Sunday, 27 March 2011

"A Walk in the Sun"

Do you remember that WWII movie? Something out of the Italian campaign, if I recall correctly. Anyway, Sunday afternoon saw Robby and I facing off over the table in our sunny front room, his Canadians vs. my late war Germans. (Iron Ivan's Disposable Heroes on a 72"x60" surface. AnHQ section, 2 infantry squads, 2 HMG teams, and a sniper team each.)

Preping the table.  The ruin on the left was a Hot Lead Bring&Buy purchase.

The Canadians advanced into the teeth of what you see below!

An MG-42 HMG hiding behind a wrecked Pz. 38t. It was not pretty.

Another group of Canadian got into the ruin and pinned the HMG, but took it on the chin from LMG and sniper fire.

Some of my troops on my left came through a house and engaged the Canadian HMG in another house... which served as the arm-rest for this photo!

Canadians rifles and a sniper (up top) doing their best to do their worst. As it was there was more cover on my side and it was accessible on the first move for the most part. We called it a day after Rob was whittled down to an HMG crew and two other figures.
The moral of the story is: hide behind stuff, and be careful when your wife sets up the terrain.
     Most of my gameing friends find the Iron Ivan rules to be clean, simple, and fun. All of their games use the same mechanics of play with variations according to era and weapon. Since Rob has most of the stats memorized, it goes quick. We've used the Iron Ivan rules for skirmish gaming in F&I, WWII, WWI, SCW, ACW, and 1812. We've also used the Pulp rules ("Where Heroes Dare") which is not everyone's cup of tea, but I think it makes for a fun time. {Reminder to self: post photos of Brother Othmar of the Vatican Hit Squad and his flame thrower.} Speaking of a cup of tea... that sounds mighty good just now!

Saturday, 26 March 2011

Hot Lead in Stratford

My son and I just returned from a great convention in Stratford, ON -  Hot Lead. We really enjoyed ourselves, caught up with some old friends, and found some great bargains at the Bring&Buy. It's smaller than some conventions I've attended (Historicon, Fall In, Cold Wars) and larger than some (MIGSCON, the abortive Lehigh Valley gaming convention.) There were lots of games going - RCW, Alexander vs. Indians, Lexington, WWII aviation - all nicely laid out.
You'll see some of the purchases once they're painted or used in a game. I even got my wife a new Sherlock Holmes/Dr. Watson set for her collection!
If you are in southwestern Ontario at this time next year, consider going to Hot Lead. It has never disappointed.

Friday, 25 March 2011

A Few Pictures

A photo from a game at the Hamilton Road Gaming Club in London, ON. U.S. riflemen take cover behind a damaged wagon in a game that was a mash-up of Iron Ivan's "This Very Ground" (with War of 1812 additions) and the same company's "Where Heroes Dare" pulp fiction rules. The greatest part about the game: Everybody won! Each group had an objective and they all achieved their's.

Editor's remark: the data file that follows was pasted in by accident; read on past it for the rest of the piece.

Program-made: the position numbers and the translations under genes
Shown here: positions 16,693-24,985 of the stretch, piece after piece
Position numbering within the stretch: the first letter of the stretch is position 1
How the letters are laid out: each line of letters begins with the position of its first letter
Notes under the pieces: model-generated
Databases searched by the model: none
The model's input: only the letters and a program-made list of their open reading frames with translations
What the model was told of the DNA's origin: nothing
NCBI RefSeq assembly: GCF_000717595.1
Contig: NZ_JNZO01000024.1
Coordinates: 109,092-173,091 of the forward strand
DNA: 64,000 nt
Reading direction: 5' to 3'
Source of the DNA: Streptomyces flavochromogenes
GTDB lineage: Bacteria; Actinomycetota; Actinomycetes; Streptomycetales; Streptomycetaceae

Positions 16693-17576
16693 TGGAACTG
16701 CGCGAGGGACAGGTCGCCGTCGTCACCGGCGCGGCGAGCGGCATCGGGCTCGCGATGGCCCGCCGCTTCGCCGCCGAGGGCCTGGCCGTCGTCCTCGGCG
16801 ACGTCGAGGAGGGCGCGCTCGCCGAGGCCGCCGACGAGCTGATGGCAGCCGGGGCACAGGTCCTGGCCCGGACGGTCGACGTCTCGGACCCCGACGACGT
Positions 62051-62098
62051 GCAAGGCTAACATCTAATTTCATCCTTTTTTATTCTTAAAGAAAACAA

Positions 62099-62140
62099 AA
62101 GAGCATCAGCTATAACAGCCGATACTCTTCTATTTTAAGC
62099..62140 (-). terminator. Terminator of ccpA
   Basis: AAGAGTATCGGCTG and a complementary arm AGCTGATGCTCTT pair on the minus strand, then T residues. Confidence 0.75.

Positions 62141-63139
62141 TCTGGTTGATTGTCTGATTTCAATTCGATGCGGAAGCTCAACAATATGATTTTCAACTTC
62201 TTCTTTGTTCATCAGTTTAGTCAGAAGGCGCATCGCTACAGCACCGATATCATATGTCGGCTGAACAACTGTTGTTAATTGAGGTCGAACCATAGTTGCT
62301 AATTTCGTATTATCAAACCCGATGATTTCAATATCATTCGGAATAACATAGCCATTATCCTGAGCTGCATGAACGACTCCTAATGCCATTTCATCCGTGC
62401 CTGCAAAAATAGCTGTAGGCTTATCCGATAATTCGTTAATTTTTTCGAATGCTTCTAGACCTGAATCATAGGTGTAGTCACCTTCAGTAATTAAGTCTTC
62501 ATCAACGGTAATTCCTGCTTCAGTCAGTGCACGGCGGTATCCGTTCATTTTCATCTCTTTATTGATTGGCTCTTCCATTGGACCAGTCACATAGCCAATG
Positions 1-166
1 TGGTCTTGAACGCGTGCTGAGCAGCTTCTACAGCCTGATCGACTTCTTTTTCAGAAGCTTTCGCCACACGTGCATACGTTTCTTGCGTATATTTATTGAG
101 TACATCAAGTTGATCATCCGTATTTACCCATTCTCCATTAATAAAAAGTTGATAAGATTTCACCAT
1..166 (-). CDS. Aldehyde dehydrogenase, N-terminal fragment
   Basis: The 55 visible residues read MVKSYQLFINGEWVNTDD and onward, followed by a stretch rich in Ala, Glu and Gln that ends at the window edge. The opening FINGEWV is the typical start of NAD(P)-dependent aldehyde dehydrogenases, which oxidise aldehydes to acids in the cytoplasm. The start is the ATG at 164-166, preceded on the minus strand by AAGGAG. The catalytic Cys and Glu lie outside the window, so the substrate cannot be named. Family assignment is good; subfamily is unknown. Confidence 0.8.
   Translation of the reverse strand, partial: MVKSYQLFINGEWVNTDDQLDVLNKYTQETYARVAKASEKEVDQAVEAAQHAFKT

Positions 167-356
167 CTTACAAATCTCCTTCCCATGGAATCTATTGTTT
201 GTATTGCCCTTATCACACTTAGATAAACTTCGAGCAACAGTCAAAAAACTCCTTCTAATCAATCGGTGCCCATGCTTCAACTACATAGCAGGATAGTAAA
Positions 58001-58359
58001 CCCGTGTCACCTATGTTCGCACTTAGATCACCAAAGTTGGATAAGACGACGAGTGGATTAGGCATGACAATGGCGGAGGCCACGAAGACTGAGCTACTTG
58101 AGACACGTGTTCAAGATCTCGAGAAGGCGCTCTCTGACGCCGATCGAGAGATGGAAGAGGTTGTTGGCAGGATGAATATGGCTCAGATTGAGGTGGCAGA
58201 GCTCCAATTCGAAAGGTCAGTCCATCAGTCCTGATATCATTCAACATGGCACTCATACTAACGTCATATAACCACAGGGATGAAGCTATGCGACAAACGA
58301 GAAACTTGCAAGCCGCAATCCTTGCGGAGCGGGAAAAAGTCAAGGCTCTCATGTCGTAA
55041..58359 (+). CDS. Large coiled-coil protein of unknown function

The State Militia held the crossroads and recovered food and liquor. In the background, the First Sergent confers with the Rifles.

The Glengarry Light Infantry Fencibles advance to find a patriotic farmer's wife who has information vital to the defense of Upper Canada.

The British regulars were tasked with finding provisions - seen here as beef on the hoof. They also found a pay chest with the NCO's guarded to prevent.... snacking.

The title

Oh, yeah. Why the title? I'm of Irish heritage and I'm a musician... among other things. The lyrics go like this:
"The minstrel boy to the war has gone,
  In the ranks of death, you'll find him."

Someone said that among the Irish all the songs are sad and all the wars are merry. So what about battle songs? Even table top battles...

Where to start?

With the help of my wife, I've finally started a gaming blog. (I've never done this before because I'd always felt I didn't have much to say.) So I'll start... anyway.
     I've enjoyed wargaming for quite a few years. I started with Roco Minitanks in a sandtable in my parent's basement. (I'm not counting throwing rocks as Airfix figures in the neighbour's yard.) I cut my teeth on "Column, Line, & Square" and WRG Ancients. Since then, I moved on to "Fire & Steel", "Empire II & III", WRG pike & shot, "Command Decision", and a lot of other rules. Role playing, too - AD&D, Traveller, Boot Hill. Now I play a lot of the Iron Ivan small unit skirmish games, "Shako", "Koenig Krieg", AoR, WarHammer Ancients (with WarHammer fantasy on rare occasions), "Wings of War", "A Sky Full of Ships", "Don't Give Up The Ship", t20 Traveller, and others.
     As I've gotten older with less time to spare. I've found that I want to play games that are fun, games that don't take ages to set up, with mechanics that are simple enough for my cluttered mind to handle. The priority word is FUN. If it isn't fun, why play it? There's so much else in our lives that isn't fun. It isn't "therapy" either. If we do things only for "therapy", then some part of our life has taken over the whole and we do things to feed/clothe/clean/sharpen the main part of our life. If all fun is only for "therapy", we're not having fun. We're feeding the monster that's eating the rest of our life... a few bites at a time... until there's nothing left.

That's not living. So I do this for fun. I hope those of  you who read this will agree with me on this much. Beyond that, it's all debatable.